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“What Love Looks Like”

(Parts 1 & 2)

East Cost Biblical Families Retreat
February 16, 2020
Carlisle, PA


The Son of His Love

(Part 1) 27:00 Watch Now

The Character of Divine Love

(Part 2) 26:23 Watch Now

Patriarch’s Journal Issue #21

Patriarch’s Journal Issue #20

Patriarch’s Journal Issue #19

Patriarch’s Journal Issue #18

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Love never fails! (I Corinthians 13:8).

There are no perfect husbands. Although those of us who have wives may desire to be the best husbands that we can possibly be, the fact that there are no perfect husbands should bring us great comfort. We are not perfect in our role; we will make many mistakes. Though we will falter and fail on many fronts with our wives, there is one simple ingredient in being a husband that will make it all work.

Love covers all mistakes (Proverbs 10:12).

Genuine love for our wives, lavished on them, will cover all of our mistakes. More than anything else our wives just need to be loved; they need to know that we love them. We’re not talking here about some mere sentiment, but a sincere, active love. After all, love is “the greatest” (I Corinthians 13:13), “a more excellent way” (I Corinthians 12:31).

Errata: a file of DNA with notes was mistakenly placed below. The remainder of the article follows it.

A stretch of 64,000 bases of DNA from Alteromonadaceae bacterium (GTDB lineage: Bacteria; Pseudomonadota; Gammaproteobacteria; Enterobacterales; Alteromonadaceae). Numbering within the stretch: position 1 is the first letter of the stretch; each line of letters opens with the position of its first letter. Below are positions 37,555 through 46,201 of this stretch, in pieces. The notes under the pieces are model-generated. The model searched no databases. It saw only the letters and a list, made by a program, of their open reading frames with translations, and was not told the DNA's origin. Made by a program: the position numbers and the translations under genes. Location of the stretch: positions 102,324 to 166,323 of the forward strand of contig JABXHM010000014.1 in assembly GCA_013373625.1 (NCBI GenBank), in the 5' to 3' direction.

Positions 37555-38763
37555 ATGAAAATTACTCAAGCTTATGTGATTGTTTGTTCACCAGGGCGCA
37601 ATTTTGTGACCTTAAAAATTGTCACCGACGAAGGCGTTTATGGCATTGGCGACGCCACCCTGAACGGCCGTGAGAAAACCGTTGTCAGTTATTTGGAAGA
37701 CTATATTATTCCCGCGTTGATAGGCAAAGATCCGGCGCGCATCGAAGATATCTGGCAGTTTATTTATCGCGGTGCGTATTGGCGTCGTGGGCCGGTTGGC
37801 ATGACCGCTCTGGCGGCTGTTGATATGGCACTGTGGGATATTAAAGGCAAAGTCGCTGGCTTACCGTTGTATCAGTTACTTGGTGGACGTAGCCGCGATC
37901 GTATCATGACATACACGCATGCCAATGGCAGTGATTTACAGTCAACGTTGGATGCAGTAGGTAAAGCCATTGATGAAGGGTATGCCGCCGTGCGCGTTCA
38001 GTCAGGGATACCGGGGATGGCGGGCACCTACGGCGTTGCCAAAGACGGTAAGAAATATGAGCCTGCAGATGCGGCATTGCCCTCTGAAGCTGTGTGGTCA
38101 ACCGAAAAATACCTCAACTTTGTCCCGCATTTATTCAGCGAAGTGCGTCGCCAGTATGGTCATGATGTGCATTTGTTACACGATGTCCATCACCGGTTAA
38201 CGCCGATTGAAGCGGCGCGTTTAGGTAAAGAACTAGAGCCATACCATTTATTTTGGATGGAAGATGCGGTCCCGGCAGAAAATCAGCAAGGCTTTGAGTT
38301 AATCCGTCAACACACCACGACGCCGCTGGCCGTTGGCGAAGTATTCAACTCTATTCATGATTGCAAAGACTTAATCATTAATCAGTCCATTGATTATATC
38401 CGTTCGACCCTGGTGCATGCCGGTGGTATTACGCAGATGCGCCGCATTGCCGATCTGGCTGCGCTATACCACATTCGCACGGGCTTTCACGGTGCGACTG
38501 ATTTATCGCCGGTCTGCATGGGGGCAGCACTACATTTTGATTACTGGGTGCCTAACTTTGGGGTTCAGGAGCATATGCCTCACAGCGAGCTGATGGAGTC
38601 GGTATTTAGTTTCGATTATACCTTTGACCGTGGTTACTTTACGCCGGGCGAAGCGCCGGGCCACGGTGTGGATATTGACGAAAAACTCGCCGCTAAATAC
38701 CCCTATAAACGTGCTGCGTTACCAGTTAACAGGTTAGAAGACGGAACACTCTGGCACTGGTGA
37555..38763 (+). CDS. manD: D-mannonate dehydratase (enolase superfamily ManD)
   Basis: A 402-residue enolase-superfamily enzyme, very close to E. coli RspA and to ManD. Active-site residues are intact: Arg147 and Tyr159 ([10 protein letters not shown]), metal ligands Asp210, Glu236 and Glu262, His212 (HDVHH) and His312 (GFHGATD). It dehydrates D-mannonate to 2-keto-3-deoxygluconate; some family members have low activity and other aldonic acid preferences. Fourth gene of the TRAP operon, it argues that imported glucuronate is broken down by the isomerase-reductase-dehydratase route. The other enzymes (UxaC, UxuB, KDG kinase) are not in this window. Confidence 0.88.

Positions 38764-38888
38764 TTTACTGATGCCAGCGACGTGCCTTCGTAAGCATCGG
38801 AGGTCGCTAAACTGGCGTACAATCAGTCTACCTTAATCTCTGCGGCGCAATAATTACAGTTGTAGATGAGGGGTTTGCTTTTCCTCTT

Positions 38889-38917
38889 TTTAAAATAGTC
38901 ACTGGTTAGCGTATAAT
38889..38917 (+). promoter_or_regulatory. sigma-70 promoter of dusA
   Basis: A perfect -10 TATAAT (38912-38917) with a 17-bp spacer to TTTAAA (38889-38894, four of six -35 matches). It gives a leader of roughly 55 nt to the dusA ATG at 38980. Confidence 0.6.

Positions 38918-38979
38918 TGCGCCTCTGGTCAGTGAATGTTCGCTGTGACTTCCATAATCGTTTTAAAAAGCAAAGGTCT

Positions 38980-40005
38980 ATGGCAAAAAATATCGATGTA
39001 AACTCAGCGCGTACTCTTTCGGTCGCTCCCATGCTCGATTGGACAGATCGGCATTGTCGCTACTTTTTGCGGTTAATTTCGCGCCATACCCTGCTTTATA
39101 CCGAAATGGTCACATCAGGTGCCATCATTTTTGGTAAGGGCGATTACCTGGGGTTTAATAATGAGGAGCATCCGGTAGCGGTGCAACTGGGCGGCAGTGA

Though we’ll will never be “perfect” husbands – without any mistakes – love will bring us up to a divine “perfection” that is unmatched, for love is “the bond of perfection” (Colossians 3:14).

If we want to be “perfect” husbands – let’s love our wives.

Husbands, love your wives (Ephesians 5:25; Colossians 3:19).

Clyde L.Pilkington, Jr.
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Many men define manhood in terms of their relationship with other men. They have fallen into the humanistic trap of “measuring themselves by themselves, and comparing themselves among themselves” (II Corinthians 10:12). One expression of this is the “macho” image of physical and emotional prowess. You are a man if you can shoot, throw or chew better than the next man. You are a man if you do not fear or have tender feelings. Aggression, rather than dominion, is the fruit of this definition. But this aggression need not be physical. It can be intellectual. Some men assert their manhood by their shrewdness in business, in politics, or in their respective profession. The effect is the same, however. Such men become predators, and the society dominated by them will become power-worshipers.